It is ill-suited to today’s digitally connected, globalised worldby Paul Wallace / March 10, 2017 / Leave a comment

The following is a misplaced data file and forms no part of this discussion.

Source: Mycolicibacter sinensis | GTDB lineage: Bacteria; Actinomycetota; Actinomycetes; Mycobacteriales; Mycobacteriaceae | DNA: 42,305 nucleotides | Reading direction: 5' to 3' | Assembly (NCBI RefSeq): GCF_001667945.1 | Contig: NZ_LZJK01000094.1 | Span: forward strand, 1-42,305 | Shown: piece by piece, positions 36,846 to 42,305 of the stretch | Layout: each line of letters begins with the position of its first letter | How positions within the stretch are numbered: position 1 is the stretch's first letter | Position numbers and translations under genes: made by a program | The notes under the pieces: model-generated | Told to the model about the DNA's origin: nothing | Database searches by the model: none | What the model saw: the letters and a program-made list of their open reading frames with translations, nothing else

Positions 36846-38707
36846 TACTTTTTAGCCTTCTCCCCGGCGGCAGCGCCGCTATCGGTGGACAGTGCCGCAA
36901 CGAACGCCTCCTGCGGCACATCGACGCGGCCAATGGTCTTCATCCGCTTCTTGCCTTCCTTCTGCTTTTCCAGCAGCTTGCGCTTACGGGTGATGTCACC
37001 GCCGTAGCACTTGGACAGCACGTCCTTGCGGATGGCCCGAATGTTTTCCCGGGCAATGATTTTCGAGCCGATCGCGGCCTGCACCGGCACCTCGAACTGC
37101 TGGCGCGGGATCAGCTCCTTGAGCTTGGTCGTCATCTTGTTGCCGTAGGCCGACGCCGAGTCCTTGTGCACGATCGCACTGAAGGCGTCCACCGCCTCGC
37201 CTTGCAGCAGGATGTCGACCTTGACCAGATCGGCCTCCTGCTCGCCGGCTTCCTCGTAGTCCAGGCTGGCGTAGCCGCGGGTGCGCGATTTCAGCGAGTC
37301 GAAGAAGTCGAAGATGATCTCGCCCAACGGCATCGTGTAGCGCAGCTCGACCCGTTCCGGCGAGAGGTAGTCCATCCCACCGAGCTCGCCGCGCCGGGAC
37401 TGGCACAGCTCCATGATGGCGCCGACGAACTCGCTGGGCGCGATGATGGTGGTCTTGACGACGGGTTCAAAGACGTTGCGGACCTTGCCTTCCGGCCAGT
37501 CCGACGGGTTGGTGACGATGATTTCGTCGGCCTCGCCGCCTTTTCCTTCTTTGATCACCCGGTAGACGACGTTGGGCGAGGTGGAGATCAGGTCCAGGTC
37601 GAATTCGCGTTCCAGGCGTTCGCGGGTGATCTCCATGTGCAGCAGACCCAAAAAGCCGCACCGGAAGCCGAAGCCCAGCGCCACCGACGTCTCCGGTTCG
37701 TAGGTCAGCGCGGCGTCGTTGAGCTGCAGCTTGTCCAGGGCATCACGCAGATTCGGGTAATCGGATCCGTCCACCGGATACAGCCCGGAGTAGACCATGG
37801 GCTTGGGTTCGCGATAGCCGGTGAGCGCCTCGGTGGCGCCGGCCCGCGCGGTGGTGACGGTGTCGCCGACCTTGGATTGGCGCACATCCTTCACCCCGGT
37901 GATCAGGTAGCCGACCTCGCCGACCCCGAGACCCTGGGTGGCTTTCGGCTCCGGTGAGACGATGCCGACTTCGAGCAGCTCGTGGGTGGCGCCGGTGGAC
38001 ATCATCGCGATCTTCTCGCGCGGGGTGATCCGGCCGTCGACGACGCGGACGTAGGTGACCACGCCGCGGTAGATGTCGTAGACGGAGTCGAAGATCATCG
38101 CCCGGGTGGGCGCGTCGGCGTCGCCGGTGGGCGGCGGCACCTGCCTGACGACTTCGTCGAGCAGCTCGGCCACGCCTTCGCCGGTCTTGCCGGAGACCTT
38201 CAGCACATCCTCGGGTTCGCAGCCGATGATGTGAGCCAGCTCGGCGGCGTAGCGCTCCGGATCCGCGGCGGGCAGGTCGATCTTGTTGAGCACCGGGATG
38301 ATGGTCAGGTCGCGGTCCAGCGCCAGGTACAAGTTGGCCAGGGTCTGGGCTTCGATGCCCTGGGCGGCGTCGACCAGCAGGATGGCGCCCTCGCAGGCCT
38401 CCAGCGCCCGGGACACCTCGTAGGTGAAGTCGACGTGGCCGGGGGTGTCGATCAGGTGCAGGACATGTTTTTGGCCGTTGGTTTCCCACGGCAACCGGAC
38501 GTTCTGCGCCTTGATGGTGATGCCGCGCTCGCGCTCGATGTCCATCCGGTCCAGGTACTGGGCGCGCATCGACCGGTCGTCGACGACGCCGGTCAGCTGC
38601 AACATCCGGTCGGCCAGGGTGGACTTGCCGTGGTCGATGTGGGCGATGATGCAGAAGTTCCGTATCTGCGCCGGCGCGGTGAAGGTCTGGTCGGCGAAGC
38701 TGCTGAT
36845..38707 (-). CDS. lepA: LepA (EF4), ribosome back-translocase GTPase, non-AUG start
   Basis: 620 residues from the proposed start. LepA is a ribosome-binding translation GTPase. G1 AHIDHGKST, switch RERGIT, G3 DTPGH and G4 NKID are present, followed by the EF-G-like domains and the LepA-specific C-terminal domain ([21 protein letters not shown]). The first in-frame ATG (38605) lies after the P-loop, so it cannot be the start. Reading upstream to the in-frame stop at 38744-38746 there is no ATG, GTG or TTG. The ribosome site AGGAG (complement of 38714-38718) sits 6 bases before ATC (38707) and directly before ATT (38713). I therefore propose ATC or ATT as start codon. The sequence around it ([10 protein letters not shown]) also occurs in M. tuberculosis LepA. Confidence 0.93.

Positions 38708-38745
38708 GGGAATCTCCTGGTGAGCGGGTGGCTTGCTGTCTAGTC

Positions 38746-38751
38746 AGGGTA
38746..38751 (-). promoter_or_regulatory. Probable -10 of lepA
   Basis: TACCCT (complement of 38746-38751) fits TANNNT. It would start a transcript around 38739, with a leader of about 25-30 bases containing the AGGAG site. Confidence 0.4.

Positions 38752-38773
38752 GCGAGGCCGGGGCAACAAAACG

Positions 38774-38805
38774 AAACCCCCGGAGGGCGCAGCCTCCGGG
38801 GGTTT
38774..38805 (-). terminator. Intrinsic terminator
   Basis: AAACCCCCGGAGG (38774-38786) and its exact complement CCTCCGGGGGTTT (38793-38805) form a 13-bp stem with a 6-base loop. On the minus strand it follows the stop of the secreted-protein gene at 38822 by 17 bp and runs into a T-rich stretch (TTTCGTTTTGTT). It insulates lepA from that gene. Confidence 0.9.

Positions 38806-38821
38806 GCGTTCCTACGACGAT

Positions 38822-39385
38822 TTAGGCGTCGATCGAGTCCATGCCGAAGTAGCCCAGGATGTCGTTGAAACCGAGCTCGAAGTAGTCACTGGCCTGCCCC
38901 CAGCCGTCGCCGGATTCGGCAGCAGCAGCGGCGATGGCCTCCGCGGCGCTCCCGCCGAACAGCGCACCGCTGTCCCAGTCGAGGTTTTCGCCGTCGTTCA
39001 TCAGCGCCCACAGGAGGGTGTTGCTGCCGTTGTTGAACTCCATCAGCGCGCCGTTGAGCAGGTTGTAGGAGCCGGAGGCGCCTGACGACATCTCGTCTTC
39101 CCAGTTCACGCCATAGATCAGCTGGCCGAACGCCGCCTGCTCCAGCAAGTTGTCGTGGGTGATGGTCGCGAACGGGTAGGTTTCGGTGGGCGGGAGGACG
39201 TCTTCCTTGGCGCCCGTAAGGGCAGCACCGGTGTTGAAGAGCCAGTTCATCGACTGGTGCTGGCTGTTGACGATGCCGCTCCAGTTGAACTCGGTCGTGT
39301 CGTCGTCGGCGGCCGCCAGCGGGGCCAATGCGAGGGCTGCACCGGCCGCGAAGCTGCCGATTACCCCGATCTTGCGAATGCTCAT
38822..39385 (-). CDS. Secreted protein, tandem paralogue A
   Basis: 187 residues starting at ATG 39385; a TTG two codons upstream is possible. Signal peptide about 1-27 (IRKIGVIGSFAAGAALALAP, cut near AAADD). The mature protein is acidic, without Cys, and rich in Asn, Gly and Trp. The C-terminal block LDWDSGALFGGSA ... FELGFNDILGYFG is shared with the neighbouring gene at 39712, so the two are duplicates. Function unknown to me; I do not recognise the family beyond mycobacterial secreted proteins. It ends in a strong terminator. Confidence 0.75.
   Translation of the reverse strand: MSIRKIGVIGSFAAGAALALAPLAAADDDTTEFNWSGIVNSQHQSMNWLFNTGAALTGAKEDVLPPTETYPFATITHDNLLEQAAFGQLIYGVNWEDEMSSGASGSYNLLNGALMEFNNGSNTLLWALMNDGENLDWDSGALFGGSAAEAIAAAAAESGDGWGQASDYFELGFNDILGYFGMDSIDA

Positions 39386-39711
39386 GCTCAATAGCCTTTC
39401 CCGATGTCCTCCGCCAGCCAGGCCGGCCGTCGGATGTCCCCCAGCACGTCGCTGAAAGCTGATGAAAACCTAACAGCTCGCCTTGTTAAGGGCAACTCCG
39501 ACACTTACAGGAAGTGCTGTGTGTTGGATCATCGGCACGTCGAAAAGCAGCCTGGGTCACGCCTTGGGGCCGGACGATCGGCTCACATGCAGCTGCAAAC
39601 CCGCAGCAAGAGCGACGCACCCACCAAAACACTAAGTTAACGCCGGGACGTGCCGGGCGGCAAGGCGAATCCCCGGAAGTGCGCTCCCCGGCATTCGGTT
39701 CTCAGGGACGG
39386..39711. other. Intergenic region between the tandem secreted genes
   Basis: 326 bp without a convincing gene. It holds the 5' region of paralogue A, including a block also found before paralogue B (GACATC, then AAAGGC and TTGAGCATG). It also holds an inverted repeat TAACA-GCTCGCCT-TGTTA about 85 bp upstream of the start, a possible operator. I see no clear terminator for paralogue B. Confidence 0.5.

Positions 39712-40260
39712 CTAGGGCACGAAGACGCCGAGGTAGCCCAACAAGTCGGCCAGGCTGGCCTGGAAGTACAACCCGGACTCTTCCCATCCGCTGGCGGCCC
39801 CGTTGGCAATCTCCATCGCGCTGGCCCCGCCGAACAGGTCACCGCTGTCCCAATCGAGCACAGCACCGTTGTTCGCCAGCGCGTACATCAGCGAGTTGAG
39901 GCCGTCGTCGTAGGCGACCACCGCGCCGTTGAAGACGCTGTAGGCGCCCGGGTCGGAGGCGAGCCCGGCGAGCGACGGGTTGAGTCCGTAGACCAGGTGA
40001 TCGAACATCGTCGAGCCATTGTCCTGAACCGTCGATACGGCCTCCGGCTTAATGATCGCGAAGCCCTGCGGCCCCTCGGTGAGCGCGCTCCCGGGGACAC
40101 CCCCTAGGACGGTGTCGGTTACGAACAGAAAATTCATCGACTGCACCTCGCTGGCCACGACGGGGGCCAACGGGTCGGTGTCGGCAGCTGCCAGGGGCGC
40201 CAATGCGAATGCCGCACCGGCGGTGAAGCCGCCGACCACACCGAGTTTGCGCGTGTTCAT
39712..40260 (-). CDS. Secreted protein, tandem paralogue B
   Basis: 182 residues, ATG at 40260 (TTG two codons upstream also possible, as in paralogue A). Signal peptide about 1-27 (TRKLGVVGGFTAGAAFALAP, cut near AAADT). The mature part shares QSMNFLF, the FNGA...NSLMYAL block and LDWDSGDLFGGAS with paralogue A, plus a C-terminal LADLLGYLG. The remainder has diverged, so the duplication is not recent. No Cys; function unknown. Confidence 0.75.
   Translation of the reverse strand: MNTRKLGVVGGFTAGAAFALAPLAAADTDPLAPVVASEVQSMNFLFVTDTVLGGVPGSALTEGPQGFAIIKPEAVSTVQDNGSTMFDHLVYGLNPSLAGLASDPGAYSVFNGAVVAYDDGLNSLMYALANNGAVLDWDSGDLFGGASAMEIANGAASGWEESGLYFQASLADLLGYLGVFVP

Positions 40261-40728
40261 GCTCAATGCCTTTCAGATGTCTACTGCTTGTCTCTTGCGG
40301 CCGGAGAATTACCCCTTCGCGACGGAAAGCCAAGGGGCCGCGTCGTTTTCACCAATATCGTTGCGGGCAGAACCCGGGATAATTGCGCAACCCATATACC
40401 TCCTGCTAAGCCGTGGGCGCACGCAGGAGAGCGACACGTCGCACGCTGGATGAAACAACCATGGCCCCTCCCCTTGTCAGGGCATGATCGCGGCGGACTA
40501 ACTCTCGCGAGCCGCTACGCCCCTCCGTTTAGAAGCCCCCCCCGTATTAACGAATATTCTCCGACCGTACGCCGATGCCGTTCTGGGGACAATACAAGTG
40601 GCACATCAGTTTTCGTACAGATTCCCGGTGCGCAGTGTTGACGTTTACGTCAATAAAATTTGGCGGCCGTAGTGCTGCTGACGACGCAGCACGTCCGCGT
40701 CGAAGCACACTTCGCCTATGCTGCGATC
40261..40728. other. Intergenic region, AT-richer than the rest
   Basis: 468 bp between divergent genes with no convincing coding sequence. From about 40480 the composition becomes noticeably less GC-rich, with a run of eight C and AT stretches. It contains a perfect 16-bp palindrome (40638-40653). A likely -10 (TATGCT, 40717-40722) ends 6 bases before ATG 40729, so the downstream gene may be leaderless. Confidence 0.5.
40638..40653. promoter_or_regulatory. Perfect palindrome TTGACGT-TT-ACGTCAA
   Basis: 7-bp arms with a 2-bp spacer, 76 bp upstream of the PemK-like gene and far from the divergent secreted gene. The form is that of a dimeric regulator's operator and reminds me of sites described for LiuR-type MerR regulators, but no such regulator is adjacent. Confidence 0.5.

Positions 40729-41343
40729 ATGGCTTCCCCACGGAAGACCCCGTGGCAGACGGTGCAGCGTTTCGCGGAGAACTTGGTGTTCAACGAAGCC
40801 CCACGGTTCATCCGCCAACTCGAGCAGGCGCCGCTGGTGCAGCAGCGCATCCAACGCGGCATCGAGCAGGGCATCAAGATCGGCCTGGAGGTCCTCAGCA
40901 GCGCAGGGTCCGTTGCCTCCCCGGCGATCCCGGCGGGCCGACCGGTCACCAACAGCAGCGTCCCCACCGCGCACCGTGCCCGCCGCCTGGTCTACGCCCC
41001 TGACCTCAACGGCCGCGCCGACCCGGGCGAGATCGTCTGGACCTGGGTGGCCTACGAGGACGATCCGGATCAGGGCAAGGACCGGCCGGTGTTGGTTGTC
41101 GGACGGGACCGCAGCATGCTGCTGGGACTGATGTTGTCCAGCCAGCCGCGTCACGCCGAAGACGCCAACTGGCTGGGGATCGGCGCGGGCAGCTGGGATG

Robert F Kennedy famously lamented the shortcomings of gross national product—closely related to GDP The February security conference in Munich saw US Vice President Mike Pence deliver a stern lecture to European members of Nato. The western alliance would be eroded, he said, if so many countries continued to shirk their fair share of defence spending, which is supposed to be at least 2 per cent of their GDP. Here was a reminder of how the big number with the little name can creep into every corner of life, including international relations. Soon after the Munich conference, a humbler gathering of statisticians and economists took place in south Wales. Organised by the Office for National Statistics (ONS), which is based in Newport a few miles away, its title was Economic Statistics in a Digital Age. Quite a lot of the proceedings were about the ONS itself and its attempts to restore a reputation tarnished by mismeasurements in areas such as investment, trade and construction. The main thread running through the conference, however, was a much bigger question. Gross domestic product—the total value added in an economy within a given period—rules the roost of economic indicators; a Google search for GDP throws up 112m results. GDP is used as the prime gauge of economic achievement both in the short and the long-term. Beyond its use by Nato, it is deployed to rank countries’ spending on health, the size of their banking sectors or debt burden, and a host of other measures. But is GDP fit for purpose? It has long had its detractors. Half a century ago, Robert F Kennedy famously lamented the shortcomings of closely related gross national product (GNP), which counted everything “except that which makes life worthwhile.” A decade ago a commission backed by the French government and chaired by Nobel prize-winner Joseph Stiglitz called for less focus on the economic production captured by GDP and more emphasis on a broader set of measures covering “well-being.” The latest bout of soul-searching is even graver than these earlier critiques since it calls into question the reliability of GDP as well as its relevance for modern economies. One number recurred during the conference: the revision to Irish GDP made in July 2016, which lifted growth in 2015 from a frothy 7.8 per cent to a preposterous 26.3 per cent. Statisticians insist that the new figure was technically correct. It reflects the effect of corporate manoeuvres by a few multinationals, which assigned some of their assets, including intellectual-property rights, to Ireland. However, it revealed nothing about the underlying state of the Irish economy. Indeed, in 2015 the output of sectors dominated by foreign multinationals—such as pharmaceuticals and information technology—grew by 101 per cent, whereas the rest of the economy grew by 4.4 per cent. Even so, the new higher level of GDP is being used to measure the burden of Irish public debt, conveniently lowering it from the previous 2015 estimate of 94 per cent of GDP to 79 per cent. The Irish growth figure is the canary in the coal mine. In particular it highlights the difficulty of working out the national measure of GDP in a world of international companies that can seamlessly move activities from one country to another. National accounting was devised in the 1930s and 1940s for largely closed economies, not least to guide war production. It is ill-suited to pin down the contributions to national output from modern multinationals using global supply chains and exploiting the opportunities to minimise the taxes they pay. The national accounts were also developed for industrial economies producing a range of goods whose output was by current standards relatively simple to estimate. They have long been struggling to adapt to the shift towards a bewildering array of services that are often difficult to measure. Measuring the production of plates is easy compared with capturing the provision of pilates. In economies where services predominate “intangible capital”—investments that do not take physical form—matters more and more, yet it is incorporated inadequately in the national accounts. It took until 2014 for Eurostat to treat research and development as investment in its measure of GDP in the European Union. But that still leaves out many other forms of intangible capital such as design, brands, the training of workers by firms and “organisational capital,” essentially the application of managerial best practices. The deficiencies of GDP have become glaringly apparent in the digital age. Vast social-media companies such as Facebook provide their services free, but GDP excludes zero-priced products. People are increasingly making their travel arrangements online rather than through an agent, yet their efforts do not count towards GDP any more than other unpaid work at home. Whatever the merits of GDP in principle, its flaws are more and more salient in practice. Working out the value added in domestic economies is ever trickier in a digitally connected world straddled by multinationals. Maybe national accountants can fix its accumulating deficiencies but they face a daunting task. In the meantime, we should all treat GDP with much less deference.